Researchers have developed a sensor capable of detecting E.coli bacteria in 15-20 minutes, much faster than traditional lab tests. The sensor, which uses a beam of light in combination with a virus that latches onto target bacteria, has been described in journal Optics Letters.
E.coli can be transmitted in contaminated food and water, posing particular risks to children and the elderly. In the late spring of 2011, a serious outbreak of E.coli bacteria killed 50 people in Germany and sickened thousands of others.
The new sensor developed by researchers from the Photonics Research Center at the University of Quebec in Outaouais, Canada and collaborators from the Indian Institute of Technology Kanpur, Uttar Pradesh, India can quickly and cost-effectively detect E.coli over a wide temperature range.
‘Using currently available technologies, which are mostly based on amplification of the sample, it takes several hours to days to detect the presence of bacteria,’ said Saurabh Mani Tripathi, a physicist and collaborator from the Indian institute. ‘A fast and accurate detection alternative is, therefore, preferable over the existing technology.’
According to Tripathi, faster tests for the bacteria could lead to faster treatment of patients, as well as to cheaper and easier environmental monitoring.
The new sensor uses bacteriophages – viruses that can naturally latch onto and kill bacteria – to detect the presence of E.coli. The viruses are bonded to the surface of an optical fibre and will grab E.coli bacteria from a sample and keep them attached. When a beam of light strikes the surface of the fibre, the presence of E.coli shifts the wavelength of the light, which acts as a sign of bacterial contamination.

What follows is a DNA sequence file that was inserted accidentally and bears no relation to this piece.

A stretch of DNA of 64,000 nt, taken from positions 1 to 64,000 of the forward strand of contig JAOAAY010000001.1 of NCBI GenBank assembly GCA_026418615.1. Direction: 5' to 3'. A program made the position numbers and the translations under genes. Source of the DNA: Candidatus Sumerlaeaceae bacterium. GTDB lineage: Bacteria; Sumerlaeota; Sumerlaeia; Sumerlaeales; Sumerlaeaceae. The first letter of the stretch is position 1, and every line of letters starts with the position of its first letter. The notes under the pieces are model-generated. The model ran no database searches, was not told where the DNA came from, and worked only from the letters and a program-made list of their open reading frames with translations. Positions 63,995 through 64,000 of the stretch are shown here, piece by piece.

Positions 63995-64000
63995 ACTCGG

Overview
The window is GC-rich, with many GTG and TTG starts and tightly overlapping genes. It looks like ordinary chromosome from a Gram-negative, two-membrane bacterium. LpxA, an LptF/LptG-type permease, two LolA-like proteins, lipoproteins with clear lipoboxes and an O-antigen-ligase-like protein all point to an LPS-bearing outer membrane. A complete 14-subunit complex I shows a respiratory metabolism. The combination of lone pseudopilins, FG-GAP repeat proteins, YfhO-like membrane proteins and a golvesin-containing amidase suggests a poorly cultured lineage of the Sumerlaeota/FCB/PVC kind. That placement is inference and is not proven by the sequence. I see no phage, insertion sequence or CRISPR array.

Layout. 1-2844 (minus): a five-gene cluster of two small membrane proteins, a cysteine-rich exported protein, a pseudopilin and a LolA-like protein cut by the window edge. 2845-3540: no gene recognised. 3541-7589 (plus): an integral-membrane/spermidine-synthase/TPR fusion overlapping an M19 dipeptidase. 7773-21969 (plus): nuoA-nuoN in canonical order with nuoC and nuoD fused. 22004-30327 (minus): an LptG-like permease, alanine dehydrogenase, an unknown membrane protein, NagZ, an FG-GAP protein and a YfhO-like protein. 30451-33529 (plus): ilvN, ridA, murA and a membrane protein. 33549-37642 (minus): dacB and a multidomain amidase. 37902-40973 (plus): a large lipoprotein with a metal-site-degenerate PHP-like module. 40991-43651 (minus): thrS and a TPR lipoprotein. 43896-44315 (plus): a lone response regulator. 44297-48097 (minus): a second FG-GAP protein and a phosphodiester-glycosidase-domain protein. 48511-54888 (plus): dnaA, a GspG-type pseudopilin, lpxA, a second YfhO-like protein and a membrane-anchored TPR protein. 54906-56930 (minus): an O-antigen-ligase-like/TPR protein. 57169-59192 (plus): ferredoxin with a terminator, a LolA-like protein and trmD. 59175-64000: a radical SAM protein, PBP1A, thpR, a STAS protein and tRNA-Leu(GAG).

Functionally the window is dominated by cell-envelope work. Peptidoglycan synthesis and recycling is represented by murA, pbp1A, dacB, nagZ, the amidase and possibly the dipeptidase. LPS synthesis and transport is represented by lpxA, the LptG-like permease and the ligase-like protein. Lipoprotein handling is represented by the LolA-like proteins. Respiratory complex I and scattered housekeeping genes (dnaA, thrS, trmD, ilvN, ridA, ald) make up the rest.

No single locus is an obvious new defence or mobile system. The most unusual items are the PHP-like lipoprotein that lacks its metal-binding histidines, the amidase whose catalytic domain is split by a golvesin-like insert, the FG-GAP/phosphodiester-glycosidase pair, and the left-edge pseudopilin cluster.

The optical properties of the fibres used in bacteria detection can be altered by changes in temperature. Therefore, sensors can give inaccurate readings even if a studied sample gets too hot or too cold.
Tripathi and his colleagues overcame this challenge through the use of an additional optical component and in effect cancelling out temperature-induced shifts. Their new device is temperature insensitive over an approximately 20°C range, starting at room temperature and going up to 40°C.
The temperature insensitivity makes the sensor more practical for outdoor applications, such as monitoring water reservoirs on-site, Tripathi said. He also noted that the food industry and pathology labs are other possible users of the new sensor. The sensor can be modified to detect other strains of bacteria by changing the bacteriophage.
‘Pathogenic bacterial infection is one of the biggest causes of death, and a fast response time is much needed for timely detection and subsequent cure of bacterial infection,’ Tripathi said. ‘I'm excited by the very low time [our sensor needs] to accurately detect the presence of E. coli bacteria in water collected from environments at different temperatures.’
The research group is currently collaborating with Security and Protection International, a Canadian company, to explore commercialising their device. Professor Wojtek J Bock, director of the research group, said that costs are hard to estimate at this stage of the research, but that the team hopes to deliver portable units for a few thousand dollars.
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